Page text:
The Box Moth – food, sex and death

box moth

The box moth has recently been ravaging the box hedges of Britain.  Box hedges are like jam sandwiches to these hungry caterpillars and they are making gardens and woodlands unsightly and in some places they are putting at risk the survival of traditional hedging.  Surprising as it may seem, there is an organisation dedicated to promoting boxwood - the European Boxwood and Topiary Society which celebrates and protects ornamental gardens across Europe.

Box Moths (Cydalima perspectalis) come in two forms - the common variant and the darker melanic variant.  Like most animals, their main activities are eating and sex.  The eating is mainly done by the caterpillars which eat the box leaves and create a trail of cobwebs and leaf pellets - part of an affected box bush is shown below :-

box hedge

Part of a devastated Box Hedge

They come from eggs which have spent the winter wrapped in webbing between the leaves. The caterpillars come out in March when the weather warms up.  These are truly "hungry caterpillars" so if you want to save your box hedges you need to swing into action with deadly intent.

There are three ways to kill these beasties:

  • spray the leaves with a biological insecticide such as Bacillus thuringiensis.  This is harmless to humans, birds, fish and bees but it kills the box moth. Once sprayed the treated leaves are eaten by the caterpillars and the toxins make holes in their stomach linings and the spores germinate inside and within a couple of days the caterpillars are dead;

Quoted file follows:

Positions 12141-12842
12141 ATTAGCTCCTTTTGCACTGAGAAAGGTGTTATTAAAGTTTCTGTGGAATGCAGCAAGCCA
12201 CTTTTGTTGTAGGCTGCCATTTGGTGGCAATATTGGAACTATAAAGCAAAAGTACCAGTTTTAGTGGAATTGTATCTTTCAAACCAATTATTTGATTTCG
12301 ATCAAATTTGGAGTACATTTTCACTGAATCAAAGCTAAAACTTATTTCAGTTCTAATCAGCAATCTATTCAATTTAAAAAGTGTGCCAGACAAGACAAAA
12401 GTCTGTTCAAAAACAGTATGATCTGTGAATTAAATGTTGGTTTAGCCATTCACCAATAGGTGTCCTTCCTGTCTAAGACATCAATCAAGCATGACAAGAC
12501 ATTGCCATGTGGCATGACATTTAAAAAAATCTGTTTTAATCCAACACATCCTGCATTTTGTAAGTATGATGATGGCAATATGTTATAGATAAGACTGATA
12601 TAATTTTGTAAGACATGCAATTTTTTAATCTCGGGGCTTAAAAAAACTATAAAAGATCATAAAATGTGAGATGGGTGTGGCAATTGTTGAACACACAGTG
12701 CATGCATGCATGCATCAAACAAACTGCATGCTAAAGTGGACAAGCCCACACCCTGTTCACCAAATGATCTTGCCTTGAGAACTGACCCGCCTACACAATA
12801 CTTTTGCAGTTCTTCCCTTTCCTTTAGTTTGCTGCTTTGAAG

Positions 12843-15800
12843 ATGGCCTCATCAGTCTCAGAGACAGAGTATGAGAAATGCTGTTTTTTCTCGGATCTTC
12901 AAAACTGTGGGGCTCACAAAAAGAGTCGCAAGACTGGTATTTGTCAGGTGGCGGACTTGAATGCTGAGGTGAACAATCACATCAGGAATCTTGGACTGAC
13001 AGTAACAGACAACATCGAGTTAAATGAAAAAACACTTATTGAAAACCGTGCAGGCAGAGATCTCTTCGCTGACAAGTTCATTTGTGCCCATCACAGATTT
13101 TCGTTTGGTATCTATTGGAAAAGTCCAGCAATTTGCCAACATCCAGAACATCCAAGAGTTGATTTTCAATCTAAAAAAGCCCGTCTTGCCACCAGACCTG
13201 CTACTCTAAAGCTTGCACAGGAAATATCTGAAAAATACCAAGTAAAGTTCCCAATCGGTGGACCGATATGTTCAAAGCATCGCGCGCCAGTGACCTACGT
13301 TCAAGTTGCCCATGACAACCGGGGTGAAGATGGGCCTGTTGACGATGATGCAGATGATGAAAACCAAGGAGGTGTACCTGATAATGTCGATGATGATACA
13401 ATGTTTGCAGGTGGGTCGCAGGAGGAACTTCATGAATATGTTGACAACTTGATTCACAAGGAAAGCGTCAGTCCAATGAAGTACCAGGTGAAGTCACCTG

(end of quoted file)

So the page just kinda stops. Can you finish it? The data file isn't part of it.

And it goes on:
• you can spray the bushes with a chemical insecticide like Pyrethrum or Deltamethrin.  These work for a longer period but they can be bad for bees, bumblebees and other benign wildlife;
  • use nematodes which are small worms that come in ‘powder form’.  You mix the nematode powder with water and spray it directly onto the caterpillars.  These worms kill by entering through natural openings and disrupt the caterpillars' digestive systems.  They then reproduce in the dead caterpillars and spread to any that are still alive.  Unfortunately the nematodes die if it's too dry or if it's too cold (below 12o C).

You can also reduce the numbers by catching the male moths with a Pheromone trap.  To a male moth, this smells like a female and the promise of sex - but once they are safely in the traps they cannot fertilise the females so this reduces the number of  fertilised eggs and therefore the number of caterpillars that emerge. 

This box-blight is not a problem that will go away quickly because the boxwood moth has a wide range and it can travel 10km from its birthplace to lay its eggs.  

However, the European Boxwood and Topiary Society begs you not to give up and they reassuringly point out that once you've got rid of the caterpillars the box plants will grow back.

Box caterpillar

Box caterpillar


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I recently had caterpillars on 1 of my roses that looked v much like the box moth caterpillars in my neighbours hedge.

They’d almost stripped the leaves from 1 stem (in record time) and were on their way to the rest of the plant when I picked them all off. Several days on, no sign of any more caterpillars and rose looks healthy, except for its 1 bald stem


3 September, 2023

I’ve read that birds don’t eat the box moth but Blackbirds have been eating them in my garden.

Valerie Richardson

8 July, 2023